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Cable networks are TV's biggest stars

Technology and competitive advantages have been game-changers for premium-tier outfits such as HBO and Showtime and basic-cable's FX and AMC.

September 30, 2012|By Scott Collins, Los Angeles Times

"If you're a broadcaster, every single half-hour is worth so much to you that you're losing money hand over fist if you're not maximizing revenue wherever you can," said John Landgraf, president of the FX cable network.

DVRs, now in about half of American TV homes, are allowing networks to claim viewers aggregated over several days and multiple airings rather than just on premiere night — even though many executives worry that the device's ad-skipping functions are slowly strangling the business. The basic-cable networks also get a far greater share of income than broadcasters do from subscriber fees paid by local cable operators

And the cable outlets cut corners where they can: FX shells out less than $500,000 per episode for "Louie," the edgy comedy starring Louis CK. That covers the stand-up comic's salary as well as all production expenses. On a big network sitcom, that type of bare-bones budget wouldn't even get the entire cast to the set: "Big Bang Theory" pays a reported $300,000 per episode to Kaley Cuoco, just one of its three major stars.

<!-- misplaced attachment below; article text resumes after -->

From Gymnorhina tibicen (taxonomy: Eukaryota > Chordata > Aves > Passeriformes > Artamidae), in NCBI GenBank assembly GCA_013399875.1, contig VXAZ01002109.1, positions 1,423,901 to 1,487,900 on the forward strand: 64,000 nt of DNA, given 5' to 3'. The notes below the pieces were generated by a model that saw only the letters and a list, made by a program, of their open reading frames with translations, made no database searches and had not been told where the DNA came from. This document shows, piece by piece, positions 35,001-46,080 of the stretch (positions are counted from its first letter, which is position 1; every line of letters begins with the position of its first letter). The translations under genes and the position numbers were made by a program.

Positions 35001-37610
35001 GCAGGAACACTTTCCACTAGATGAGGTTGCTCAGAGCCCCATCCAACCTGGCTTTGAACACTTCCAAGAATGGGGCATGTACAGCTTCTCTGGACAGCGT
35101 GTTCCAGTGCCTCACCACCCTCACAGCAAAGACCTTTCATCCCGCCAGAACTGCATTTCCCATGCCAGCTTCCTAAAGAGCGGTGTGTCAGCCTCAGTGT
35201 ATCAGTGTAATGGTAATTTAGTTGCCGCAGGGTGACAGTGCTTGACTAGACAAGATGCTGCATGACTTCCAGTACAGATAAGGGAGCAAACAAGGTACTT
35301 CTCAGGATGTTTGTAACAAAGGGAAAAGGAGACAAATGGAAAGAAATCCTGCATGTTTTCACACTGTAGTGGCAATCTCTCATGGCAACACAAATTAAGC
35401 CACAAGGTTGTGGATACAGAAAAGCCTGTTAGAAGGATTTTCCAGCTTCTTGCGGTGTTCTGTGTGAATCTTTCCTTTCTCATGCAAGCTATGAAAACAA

The huge growth in overall programming doesn't appear to be crimping profits at cable networks such as FX. The News Corp.-owned network will spend $455.8 million on programming this year, up 25% compared with 2009, according to media research firm SNL Kagan. And yet FX is expected to log earnings of nearly $625 million this year — proving the power of those subscriber fees to push cable firms into the black.

But cable networks also have a dirty little secret: In an industry notorious for tossing around huge sums of money, niche programming is not a get-rich-quick path.

"Almost no shows on cable are profitable in and of themselves," Landgraf noted.

Does that mean they're not worth doing? Not at all.

Instead, all those Emmy-winning shows serve as loss leaders that attract more attention to the network — hopefully boosting viewership, advertising and subscription income along the way. There can be a lot of money in relatively small audiences — and no one knows that better than CBS Corp. chief Leslie Moonves, whose responsibilities include oversight of Showtime.

At an investors' conference last month, Moonves waxed enthusiastic over the growth possibilities for the pay network.

"They've gone from 13 million [subscribers] to almost 22 million over the last five or six years," Moonves said. "Showtime … is much hotter than it ever was because of their programming."

He added that Showtime, home of "Homeland," would rake in $750 million in profit this year.

"That's quite a nice growth story," he said.


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